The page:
is formed in the shape of small cylinders instead of B. Montagu's Selections. square slips.

The inferior pencils, hawked about at a cheap rate, are

made of the refuse of the mineral, stirred into melted BLACK LEAD MINE.

sulphur. They may be detected by holding them to Few persons are, perhaps, aware, that there is only a candle, or to a red hot iron, when they yield a one mine of this kind in England. It is situated on the bluish flame, with a strong smell

, resembling that of side of Seatallor Fell, a lofty mountain in Cumberland, burning brimstone. Pure black lead produces neither about eight miles south of Keswick. The view repre-smell nor fume, and suffers no apparent alteration in sents the house erected at the entrance for the resi- a moderate heat. dence of the overseer.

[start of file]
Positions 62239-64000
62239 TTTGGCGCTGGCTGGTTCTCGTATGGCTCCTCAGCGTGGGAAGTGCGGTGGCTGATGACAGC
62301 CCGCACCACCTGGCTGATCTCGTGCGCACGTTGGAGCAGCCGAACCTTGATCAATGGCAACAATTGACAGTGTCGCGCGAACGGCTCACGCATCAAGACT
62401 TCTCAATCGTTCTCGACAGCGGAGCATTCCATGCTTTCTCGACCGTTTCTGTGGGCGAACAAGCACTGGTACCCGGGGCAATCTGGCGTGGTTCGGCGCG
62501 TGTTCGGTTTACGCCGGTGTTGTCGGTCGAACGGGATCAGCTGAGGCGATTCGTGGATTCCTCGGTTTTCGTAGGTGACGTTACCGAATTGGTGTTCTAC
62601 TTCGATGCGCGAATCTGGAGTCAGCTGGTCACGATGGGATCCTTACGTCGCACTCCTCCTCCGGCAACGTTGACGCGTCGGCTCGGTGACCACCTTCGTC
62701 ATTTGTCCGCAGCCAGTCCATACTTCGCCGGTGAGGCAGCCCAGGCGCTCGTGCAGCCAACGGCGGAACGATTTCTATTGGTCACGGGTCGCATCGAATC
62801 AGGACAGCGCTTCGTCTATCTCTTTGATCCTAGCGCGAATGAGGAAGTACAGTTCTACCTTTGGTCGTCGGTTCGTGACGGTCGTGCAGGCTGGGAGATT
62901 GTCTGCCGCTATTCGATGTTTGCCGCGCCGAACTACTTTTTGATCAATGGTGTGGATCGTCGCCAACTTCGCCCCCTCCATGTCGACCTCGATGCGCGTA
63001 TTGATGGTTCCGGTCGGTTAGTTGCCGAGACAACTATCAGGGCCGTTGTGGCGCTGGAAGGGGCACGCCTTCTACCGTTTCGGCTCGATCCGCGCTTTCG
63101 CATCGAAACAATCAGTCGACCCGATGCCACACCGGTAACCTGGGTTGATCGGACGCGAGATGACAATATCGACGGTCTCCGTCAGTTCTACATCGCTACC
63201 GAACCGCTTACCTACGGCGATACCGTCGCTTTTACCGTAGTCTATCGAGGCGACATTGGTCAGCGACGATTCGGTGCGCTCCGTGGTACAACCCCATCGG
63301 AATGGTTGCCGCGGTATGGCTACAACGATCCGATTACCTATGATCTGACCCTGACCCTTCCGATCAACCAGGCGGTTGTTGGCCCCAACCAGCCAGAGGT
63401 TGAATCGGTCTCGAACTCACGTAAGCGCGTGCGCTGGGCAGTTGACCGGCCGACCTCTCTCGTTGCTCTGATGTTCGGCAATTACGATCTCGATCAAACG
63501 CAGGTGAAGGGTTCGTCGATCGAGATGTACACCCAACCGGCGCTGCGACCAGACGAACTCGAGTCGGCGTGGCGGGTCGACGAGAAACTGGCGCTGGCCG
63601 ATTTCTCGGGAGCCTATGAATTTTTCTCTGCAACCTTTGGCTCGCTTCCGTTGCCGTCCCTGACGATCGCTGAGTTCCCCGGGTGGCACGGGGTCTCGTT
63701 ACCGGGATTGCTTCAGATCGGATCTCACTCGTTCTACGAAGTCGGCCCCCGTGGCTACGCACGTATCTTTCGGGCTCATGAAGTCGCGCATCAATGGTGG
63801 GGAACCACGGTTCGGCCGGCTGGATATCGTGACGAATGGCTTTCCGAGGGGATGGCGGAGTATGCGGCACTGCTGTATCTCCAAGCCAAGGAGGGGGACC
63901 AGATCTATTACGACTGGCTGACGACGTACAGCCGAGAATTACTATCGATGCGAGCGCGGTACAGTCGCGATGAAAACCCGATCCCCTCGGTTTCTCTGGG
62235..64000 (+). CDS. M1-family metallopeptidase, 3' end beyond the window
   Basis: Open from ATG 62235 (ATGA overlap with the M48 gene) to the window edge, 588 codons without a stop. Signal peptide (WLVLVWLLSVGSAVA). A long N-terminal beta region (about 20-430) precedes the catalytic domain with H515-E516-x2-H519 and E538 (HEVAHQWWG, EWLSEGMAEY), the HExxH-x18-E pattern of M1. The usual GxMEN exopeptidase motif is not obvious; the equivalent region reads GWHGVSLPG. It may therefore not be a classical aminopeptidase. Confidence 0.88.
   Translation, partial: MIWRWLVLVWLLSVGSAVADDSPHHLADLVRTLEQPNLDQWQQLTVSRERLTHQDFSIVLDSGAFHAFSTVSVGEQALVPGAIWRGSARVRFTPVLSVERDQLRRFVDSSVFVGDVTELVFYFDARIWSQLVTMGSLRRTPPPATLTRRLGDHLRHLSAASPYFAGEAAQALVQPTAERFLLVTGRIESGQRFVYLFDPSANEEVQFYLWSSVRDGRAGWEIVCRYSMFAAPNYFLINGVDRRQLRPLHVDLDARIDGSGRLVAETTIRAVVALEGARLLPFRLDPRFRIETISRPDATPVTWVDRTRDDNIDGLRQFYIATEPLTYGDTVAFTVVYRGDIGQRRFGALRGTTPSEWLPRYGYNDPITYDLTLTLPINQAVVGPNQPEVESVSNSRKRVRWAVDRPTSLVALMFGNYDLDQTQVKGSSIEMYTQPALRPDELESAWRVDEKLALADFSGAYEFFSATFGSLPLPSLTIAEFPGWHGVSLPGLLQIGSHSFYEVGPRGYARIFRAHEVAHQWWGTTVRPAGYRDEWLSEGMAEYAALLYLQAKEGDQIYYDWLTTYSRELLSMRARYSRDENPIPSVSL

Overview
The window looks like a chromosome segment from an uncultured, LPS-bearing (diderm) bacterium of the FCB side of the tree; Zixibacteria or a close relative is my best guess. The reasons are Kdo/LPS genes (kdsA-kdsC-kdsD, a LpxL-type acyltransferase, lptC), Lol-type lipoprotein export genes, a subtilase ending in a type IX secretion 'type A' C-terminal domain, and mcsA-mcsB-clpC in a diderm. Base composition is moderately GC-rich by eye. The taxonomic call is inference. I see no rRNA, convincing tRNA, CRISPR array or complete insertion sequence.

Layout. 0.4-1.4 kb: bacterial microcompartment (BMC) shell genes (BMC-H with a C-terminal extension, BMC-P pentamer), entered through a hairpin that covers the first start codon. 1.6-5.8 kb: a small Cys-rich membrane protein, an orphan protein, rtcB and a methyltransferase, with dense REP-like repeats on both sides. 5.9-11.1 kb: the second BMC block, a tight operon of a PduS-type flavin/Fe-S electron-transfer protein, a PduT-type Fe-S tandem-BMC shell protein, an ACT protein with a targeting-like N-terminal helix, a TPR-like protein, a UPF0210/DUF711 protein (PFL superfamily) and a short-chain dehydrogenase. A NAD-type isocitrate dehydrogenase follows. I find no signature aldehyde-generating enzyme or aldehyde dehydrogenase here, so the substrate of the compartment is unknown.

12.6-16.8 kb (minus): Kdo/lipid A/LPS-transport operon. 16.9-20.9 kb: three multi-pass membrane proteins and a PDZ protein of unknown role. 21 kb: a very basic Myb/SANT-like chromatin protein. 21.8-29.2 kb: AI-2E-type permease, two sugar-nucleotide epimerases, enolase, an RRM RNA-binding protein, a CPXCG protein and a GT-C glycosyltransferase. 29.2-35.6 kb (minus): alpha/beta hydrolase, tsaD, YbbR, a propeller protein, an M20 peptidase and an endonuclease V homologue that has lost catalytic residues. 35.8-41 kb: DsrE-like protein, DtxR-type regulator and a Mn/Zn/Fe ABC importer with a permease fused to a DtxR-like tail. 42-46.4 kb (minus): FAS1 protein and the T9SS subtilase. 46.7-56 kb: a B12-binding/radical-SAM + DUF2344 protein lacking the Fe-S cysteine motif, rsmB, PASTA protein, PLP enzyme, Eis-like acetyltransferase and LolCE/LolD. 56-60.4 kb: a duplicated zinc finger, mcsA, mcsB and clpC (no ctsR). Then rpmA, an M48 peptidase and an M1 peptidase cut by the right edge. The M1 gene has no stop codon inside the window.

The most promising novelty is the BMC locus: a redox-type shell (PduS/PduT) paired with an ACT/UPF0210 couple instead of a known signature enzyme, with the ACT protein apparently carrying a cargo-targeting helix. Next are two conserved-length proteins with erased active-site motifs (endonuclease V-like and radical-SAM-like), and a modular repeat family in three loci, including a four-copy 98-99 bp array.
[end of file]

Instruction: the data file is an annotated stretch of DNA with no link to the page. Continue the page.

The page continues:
EGGS. The eggs of hens are those most commonly used as food ; and form an article of very considerable importance in a commercial point of view. · Vast quantities are brought from the country to London and other great towns. Since the peace they have also been very largely imported from the Continent. At this moment, indeed, the trade in eggs forms a considerable branch of our commerce with France, and affords constant employment for a number of small vessels !

It appears from official statements, that the eggs imported from France amount to about 60,000,000 a year; and supposing them to cost, at an average, 4d. a

doz. it follows that the people of the metropolis and wi

Brighton (for it is into them that they are almost all Vien of the Black Lead Mine, at Borrowdale.